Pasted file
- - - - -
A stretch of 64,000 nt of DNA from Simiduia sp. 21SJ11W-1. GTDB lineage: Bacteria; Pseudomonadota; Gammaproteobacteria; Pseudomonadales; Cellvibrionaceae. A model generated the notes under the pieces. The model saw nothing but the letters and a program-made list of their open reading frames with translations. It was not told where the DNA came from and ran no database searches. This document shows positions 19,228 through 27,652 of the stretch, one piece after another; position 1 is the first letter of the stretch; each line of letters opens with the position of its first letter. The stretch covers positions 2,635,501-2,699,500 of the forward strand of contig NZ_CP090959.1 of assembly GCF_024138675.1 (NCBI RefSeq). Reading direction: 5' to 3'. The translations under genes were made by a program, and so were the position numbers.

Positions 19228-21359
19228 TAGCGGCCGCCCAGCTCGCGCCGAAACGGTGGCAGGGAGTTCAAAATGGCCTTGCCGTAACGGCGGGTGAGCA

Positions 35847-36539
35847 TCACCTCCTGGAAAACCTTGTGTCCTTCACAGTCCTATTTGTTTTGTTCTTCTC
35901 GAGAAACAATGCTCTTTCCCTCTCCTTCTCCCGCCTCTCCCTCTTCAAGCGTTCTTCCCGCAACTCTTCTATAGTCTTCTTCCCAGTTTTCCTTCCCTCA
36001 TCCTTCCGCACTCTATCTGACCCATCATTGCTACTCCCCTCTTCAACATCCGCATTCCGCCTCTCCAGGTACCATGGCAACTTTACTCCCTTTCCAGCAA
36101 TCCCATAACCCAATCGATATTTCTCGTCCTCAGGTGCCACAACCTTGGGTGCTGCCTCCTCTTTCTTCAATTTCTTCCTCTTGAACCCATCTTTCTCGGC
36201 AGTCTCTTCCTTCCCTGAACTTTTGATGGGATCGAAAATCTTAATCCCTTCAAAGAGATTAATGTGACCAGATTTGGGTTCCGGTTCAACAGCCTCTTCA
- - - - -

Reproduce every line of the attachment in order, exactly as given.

A stretch of 64,000 nt of DNA from Simiduia sp. 21SJ11W-1. GTDB lineage: Bacteria; Pseudomonadota; Gammaproteobacteria; Pseudomonadales; Cellvibrionaceae. A model generated the notes under the pieces. The model saw nothing but the letters and a program-made list of their open reading frames with translations. It was not told where the DNA came from and ran no database searches. This document shows positions 19,228 through 27,652 of the stretch, one piece after another; position 1 is the first letter of the stretch; each line of letters opens with the position of its first letter. The stretch covers positions 2,635,501-2,699,500 of the forward strand of contig NZ_CP090959.1 of assembly GCF_024138675.1 (NCBI RefSeq). Reading direction: 5' to 3'. The translations under genes were made by a program, and so were the position numbers.

Positions 19228-21359
19228 TAGCGGCCGCCCAGCTCGCGCCGAAACGGTGGCAGGGAGTTCAAAATGGCCTTGCCGTAACGGCGGGTGAGCA

Positions 35847-36539
35847 TCACCTCCTGGAAAACCTTGTGTCCTTCACAGTCCTATTTGTTTTGTTCTTCTC
35901 GAGAAACAATGCTCTTTCCCTCTCCTTCTCCCGCCTCTCCCTCTTCAAGCGTTCTTCCCGCAACTCTTCTATAGTCTTCTTCCCAGTTTTCCTTCCCTCA
36001 TCCTTCCGCACTCTATCTGACCCATCATTGCTACTCCCCTCTTCAACATCCGCATTCCGCCTCTCCAGGTACCATGGCAACTTTACTCCCTTTCCAGCAA
36101 TCCCATAACCCAATCGATATTTCTCGTCCTCAGGTGCCACAACCTTGGGTGCTGCCTCCTCTTTCTTCAATTTCTTCCTCTTGAACCCATCTTTCTCGGC
36201 AGTCTCTTCCTTCCCTGAACTTTTGATGGGATCGAAAATCTTAATCCCTTCAAAGAGATTAATGTGACCAGATTTGGGTTCCGGTTCAACAGCCTCTTCA